Warning: some of the images in this article contain nudity.

Tom of Finland TalkArt explores the renowned erotic artist’s life and legacy

Cover Image - Tom of Finland
Warning: some of the images in this article contain nudity.
Untitled (Leather Brotherhood), 1980, Graphite on paper, 1980 © Tom of Finland Foundation
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Described as one of the top five artists of the 20th century by numerous curators and art historians, Touko Valio Laaksonen—aka Tom of Finland—was a Finnish artist whose practice was centered around stylized, masculine, homoerotic images. He created more than 3000 pieces celebrating the male physique and homosexuality. In 1984, the nonprofit Tom of Finland Foundation (ToFF) was established by Tom and his friend Durk Dehner, initially focused on preserving Tom’s portfolio but has since broadened its scope to become one of the biggest collections of erotic art in the world, intending to fight the stigma around sexuality. In this podcast episode, TalkArt hosts Russell Tovey and Robert Diament speak to Dehner and the Foundation’s Creative Director Richard Villani about Tom’s life and work, and the legacy they’re working to preserve.

Tom of Finland is one of three artists selected by Russell Tovey as part of his WePresent Guest Curatorship. You can read his mission statement in his Guest Editor's Letter.

Listen to the full episode

On how the name “Tom of Finland” came to be

This was a name that Tom initially didn’t respond to well. His birth name was Touko Laaksonen, and he knew people would have a hard time pronouncing it, so as early as the late 1950s, he had already begun signing his works as “Tom,” and this gradually became his name as an artist. In 1957, he had had built up the confidence to send some original artworks to physique photographer Bob Mizer in Los Angeles, who was producing an iconic publication called Physique Pictorial. They loved the work and they decided that they were going to showcase him in the next issue. Seeing his country of origin, they decided to call him Tom of Finland. When Tom received the magazine in the mail, he was upset, thinking, “I’m Tom, but I don’t represent the country of Finland.” Anyway, the rest, as they say, is history.

On the intention behind his work

When he was in his sixties, Tom gave a talk at the CalArts School of Art in Southern California, in which he said “I was very awkward about admitting this, but now that I’ve reached this age, I can actually feel more comfortable in stating that right from the very beginning, I had an intention.”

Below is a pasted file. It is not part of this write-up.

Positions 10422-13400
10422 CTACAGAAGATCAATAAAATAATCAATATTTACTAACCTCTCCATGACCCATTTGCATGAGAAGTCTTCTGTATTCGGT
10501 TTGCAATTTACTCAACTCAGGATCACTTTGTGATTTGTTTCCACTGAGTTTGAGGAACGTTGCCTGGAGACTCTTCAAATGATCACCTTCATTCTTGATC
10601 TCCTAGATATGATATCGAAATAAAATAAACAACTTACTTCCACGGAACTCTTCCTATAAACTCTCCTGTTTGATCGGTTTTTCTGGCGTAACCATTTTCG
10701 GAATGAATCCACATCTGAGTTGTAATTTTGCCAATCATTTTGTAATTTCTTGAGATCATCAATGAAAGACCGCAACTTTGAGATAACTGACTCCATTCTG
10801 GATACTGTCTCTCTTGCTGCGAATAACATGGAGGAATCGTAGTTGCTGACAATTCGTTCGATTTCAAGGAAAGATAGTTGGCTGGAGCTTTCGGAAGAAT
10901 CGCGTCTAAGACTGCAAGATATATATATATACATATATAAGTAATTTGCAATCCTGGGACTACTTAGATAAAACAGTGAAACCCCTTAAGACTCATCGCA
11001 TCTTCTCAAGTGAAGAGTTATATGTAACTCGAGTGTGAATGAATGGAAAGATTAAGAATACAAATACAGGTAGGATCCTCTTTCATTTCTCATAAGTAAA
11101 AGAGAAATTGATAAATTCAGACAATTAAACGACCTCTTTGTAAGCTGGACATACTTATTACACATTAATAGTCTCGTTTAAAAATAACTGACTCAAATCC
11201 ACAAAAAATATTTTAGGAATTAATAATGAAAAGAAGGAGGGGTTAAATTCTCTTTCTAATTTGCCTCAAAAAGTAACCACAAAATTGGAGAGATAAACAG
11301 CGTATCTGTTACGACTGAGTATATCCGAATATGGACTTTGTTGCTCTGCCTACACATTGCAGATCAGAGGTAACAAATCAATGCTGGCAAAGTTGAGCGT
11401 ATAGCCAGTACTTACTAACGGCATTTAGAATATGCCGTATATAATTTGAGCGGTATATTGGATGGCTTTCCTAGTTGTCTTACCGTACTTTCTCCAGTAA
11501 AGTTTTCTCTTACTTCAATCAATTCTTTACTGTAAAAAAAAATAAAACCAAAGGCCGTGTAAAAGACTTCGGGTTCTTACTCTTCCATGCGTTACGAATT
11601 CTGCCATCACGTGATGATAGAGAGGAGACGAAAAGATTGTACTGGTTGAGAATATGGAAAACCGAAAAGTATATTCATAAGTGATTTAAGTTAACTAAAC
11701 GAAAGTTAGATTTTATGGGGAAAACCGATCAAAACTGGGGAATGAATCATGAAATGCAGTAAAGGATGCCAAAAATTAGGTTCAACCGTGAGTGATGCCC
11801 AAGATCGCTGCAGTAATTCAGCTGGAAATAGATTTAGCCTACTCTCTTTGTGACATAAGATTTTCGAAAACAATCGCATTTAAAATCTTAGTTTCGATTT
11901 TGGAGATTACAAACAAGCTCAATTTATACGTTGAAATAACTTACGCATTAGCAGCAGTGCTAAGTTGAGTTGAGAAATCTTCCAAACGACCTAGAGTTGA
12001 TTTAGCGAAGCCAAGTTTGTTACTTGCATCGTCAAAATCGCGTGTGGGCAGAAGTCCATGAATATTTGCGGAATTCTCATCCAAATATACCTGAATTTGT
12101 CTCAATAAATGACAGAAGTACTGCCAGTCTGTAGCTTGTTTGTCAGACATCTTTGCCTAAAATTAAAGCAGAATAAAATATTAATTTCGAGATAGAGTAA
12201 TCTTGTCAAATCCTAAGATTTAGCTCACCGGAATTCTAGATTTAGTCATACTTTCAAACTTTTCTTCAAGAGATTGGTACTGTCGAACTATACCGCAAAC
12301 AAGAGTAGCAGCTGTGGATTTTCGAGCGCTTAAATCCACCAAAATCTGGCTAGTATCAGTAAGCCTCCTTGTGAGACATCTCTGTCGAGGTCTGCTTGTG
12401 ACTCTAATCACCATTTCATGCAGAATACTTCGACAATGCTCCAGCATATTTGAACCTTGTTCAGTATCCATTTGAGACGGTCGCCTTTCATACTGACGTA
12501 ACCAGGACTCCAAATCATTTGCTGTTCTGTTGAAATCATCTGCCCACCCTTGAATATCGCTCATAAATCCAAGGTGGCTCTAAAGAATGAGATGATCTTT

Tom’s intention was to see if he could make a difference in the way that gay people perceived themselves, and the way that heterosexual people perceived the gay community. He believed that, being a homosexual, you could identify as that and only that, and could not claim anything else as belonging to you; that sexuality was everything. The rough, muscular, leather-wearing men were the heterosexual role models of the day, and so Tom took them from society, and he made them overtly homosexual, and that was really radical at the time.”

Untitled (Leather Brotherhood), 1980 Graphite on paper © Tom of Finland Foundation
Untitled (Leather Brotherhood), 1980 Graphite on paper © Tom of Finland Foundation
Untitled (Leather Brotherhood), 1980 Graphite on paper © Tom of Finland Foundation
Untitled (Leather Brotherhood), 1980 Graphite on paper © Tom of Finland Foundation

On how drawing was a private thing

Listen to Dehner and Villani talk about the role arousal plays in Tom’s work
01:27
Untitled, 1963 Gouache on paper © Tom of Finland Foundation
Untitled, 1963 Gouache on paper © Tom of Finland Foundation
Untitled, 1972 Graphite on paper © Tom of Finland Foundation
Untitled, 1972 Graphite on paper © Tom of Finland Foundation
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On the influence of uniforms

Listen to Dehner and Milani explain Tom’s connection with uniforms and leather
02:47
Untitled, 1978 Graphite on paper © Tom of Finland Foundation
Untitled, 1978 Graphite on paper © Tom of Finland Foundation
Untitled, 1985 Graphite on paper © Tom of Finland Foundation
Untitled, 1985 Graphite on paper © Tom of Finland Foundation

On being a role model to his fans

Listen to Dehner and Villani reflect on the profound impact Tom had on those who followed his work
00:56

On how his work represents freedom

“The thing he communicated in his drawings was a sense of pride, of freedom” says Dehner. “You know, I’ve asked dozens of people, ‘well, what is it that you see?’ And it doesn’t matter whether they're lesbians, or gay men, or heterosexual couples, they say the same thing. They say freedom, that what he communicated through the works was a sense of the individual not being inhibited.”

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